The Astrological Journal 2019

May 2019

Victor Olliver's Editorial
May 2019 Astrological Association Journal

Merriman's maths and number 1729 and all that

Srinivasa Ramanujan's 'defence' of the number 1729 is famous among mathematicians. Why did it need defending? The Cambridge scholar G. H. Hardy tells the story that one day he paid a visit to his Indian protégé in hospital and got there in taxi cab number 1729. At Ramanujan's bedside, Hardy remarked in passing that he found the number "dull" and hoped it was not an "unfavourable omen". In an instant the young, convalescent, largely self-taught genius replied: "No, it is a very interesting number; it is the smallest number expressible as the sum of two cubes in two different ways...".

Read the rest of May's editorial here.

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March 2019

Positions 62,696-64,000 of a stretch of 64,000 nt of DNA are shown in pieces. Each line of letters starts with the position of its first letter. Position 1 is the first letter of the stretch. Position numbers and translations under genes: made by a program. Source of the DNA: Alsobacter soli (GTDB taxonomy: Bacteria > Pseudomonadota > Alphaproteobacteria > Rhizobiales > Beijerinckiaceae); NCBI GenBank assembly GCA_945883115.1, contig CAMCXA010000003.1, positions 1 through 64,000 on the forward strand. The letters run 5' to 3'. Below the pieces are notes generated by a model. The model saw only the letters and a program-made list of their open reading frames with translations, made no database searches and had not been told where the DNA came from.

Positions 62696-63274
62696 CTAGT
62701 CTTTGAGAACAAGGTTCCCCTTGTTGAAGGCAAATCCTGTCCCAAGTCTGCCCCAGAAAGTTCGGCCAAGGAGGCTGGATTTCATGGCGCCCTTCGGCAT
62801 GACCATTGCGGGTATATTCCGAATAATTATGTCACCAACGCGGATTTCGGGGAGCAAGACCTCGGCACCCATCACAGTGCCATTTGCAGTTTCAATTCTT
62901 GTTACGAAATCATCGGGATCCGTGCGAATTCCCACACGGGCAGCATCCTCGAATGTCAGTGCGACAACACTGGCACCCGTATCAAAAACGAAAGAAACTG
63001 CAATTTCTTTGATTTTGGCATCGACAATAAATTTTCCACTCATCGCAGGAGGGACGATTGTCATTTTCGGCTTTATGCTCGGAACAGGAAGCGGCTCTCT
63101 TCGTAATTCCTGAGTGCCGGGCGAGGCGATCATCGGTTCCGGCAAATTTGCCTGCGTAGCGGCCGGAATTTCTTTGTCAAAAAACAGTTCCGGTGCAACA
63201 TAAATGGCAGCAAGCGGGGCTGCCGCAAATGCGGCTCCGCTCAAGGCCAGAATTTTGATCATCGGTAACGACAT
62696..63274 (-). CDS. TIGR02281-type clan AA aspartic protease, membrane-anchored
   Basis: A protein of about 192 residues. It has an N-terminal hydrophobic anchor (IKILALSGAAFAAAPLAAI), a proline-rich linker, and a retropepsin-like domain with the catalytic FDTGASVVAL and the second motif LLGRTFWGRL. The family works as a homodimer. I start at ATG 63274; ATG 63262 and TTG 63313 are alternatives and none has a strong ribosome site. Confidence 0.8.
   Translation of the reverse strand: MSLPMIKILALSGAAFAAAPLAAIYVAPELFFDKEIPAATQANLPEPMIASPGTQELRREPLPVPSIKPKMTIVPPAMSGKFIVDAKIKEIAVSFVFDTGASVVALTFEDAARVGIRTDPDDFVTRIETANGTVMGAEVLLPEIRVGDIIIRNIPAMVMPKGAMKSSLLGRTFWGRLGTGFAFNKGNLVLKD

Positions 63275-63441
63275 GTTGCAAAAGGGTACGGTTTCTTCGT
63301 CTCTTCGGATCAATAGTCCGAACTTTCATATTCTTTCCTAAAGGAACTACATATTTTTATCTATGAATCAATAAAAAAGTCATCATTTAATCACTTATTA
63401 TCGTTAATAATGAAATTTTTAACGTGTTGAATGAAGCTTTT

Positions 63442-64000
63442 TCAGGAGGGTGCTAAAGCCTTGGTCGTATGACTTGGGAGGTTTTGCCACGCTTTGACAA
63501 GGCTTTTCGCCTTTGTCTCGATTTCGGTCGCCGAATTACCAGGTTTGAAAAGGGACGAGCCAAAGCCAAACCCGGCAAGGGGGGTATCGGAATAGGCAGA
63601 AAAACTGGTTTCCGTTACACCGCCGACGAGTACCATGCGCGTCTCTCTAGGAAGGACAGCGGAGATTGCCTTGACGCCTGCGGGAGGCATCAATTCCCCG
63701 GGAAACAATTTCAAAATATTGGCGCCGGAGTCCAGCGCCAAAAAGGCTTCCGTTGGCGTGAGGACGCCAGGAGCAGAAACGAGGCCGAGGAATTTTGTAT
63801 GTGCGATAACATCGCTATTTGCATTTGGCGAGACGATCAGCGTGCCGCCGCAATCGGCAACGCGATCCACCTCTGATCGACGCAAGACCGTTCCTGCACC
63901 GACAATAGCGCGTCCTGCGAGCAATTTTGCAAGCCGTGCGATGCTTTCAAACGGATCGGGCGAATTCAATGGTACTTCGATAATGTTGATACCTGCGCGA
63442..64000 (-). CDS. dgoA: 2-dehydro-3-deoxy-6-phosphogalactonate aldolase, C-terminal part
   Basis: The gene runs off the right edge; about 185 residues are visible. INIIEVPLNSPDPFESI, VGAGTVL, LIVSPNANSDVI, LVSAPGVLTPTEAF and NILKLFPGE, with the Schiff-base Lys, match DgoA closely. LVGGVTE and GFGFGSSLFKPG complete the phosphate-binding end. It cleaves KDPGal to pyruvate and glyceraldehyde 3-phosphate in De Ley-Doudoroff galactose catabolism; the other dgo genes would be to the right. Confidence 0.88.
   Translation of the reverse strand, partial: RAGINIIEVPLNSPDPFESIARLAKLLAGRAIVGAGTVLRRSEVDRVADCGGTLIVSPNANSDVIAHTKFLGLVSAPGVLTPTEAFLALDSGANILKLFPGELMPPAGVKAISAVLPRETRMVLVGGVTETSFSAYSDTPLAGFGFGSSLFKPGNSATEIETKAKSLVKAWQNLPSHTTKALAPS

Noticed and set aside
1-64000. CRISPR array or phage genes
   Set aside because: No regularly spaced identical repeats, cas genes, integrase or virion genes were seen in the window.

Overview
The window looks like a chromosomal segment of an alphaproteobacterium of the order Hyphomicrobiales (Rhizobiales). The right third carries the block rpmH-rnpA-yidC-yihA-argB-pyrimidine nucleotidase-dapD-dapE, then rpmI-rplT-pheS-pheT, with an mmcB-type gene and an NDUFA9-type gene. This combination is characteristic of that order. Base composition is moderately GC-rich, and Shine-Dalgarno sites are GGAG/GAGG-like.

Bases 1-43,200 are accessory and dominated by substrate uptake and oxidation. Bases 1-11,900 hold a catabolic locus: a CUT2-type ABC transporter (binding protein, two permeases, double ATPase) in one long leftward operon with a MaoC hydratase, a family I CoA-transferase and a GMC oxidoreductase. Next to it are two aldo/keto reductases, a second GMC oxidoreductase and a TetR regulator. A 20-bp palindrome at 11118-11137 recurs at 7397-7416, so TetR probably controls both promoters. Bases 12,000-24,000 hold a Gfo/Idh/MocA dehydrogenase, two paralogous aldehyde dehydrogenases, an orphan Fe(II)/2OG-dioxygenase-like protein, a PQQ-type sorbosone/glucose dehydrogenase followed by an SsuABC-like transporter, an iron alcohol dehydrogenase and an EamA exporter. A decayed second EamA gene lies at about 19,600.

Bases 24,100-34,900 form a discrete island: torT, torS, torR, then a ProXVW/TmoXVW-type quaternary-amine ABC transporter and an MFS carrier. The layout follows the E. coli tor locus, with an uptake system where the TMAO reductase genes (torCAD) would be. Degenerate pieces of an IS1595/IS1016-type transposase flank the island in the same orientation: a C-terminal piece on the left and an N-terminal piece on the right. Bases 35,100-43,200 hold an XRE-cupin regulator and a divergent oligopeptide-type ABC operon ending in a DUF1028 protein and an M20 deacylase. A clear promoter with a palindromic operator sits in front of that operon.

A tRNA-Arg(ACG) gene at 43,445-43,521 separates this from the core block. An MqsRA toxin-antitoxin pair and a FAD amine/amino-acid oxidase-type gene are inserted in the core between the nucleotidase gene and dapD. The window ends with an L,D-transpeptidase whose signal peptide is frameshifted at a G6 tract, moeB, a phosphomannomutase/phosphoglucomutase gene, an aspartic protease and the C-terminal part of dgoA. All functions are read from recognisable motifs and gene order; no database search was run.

Victor Olliver's Editorial

Astrology and Imagination

March 2019 Astrological Association Journal

It's a huge honour to bring you Brian Clark's new essay 'Heaven in a wild flower: reflections on imagination'. The first part of the title is a line from William Blake's poem Auguries of Innocence which, among other things, invites us to embrace mystery and find beauty in natural commonplace things. "For artists, including astrological artists, imagination is another way of knowing and perceiving. It is a means of seeing through the world of literality," writes Clark - and, of course, this point goes to the heart of his essay. Astrology has its many techniques to draw on logic and intellect; but is this enough for a deeper understanding of what is the mystical (or even mysterious) language of astrology?

Read the rest of March's editorial here.

List of contents (PDF)

Members can read the whole of this and every edition of the Astrological Journal online. Log in at the Members' Portal and click on the 'Articles' tab. You can become a member of the Astrological Association for as little as £35.00 - join here!

Follow the Journal on Facebook or on Twitter